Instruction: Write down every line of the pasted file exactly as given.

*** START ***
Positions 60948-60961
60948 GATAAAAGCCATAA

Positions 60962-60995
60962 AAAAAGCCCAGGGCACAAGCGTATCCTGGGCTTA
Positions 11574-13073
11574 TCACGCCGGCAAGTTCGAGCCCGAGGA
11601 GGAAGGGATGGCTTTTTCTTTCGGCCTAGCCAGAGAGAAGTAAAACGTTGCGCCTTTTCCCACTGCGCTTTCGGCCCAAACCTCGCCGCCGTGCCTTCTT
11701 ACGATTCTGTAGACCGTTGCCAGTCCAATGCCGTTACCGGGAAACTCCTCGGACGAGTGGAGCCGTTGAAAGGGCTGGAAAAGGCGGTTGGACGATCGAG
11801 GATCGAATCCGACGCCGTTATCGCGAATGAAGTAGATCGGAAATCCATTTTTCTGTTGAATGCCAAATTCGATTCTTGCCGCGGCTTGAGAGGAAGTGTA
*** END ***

Positions 60948-60961
60948 GATAAAAGCCATAA

Positions 60962-60995
60962 AAAAAGCCCAGGGCACAAGCGTATCCTGGGCTTA
Positions 11574-13073
11574 TCACGCCGGCAAGTTCGAGCCCGAGGA
11601 GGAAGGGATGGCTTTTTCTTTCGGCCTAGCCAGAGAGAAGTAAAACGTTGCGCCTTTTCCCACTGCGCTTTCGGCCCAAACCTCGCCGCCGTGCCTTCTT
11701 ACGATTCTGTAGACCGTTGCCAGTCCAATGCCGTTACCGGGAAACTCCTCGGACGAGTGGAGCCGTTGAAAGGGCTGGAAAAGGCGGTTGGACGATCGAG
11801 GATCGAATCCGACGCCGTTATCGCGAATGAAGTAGATCGGAAATCCATTTTTCTGTTGAATGCCAAATTCGATTCTTGCCGCGGCTTGAGAGGAAGTGTA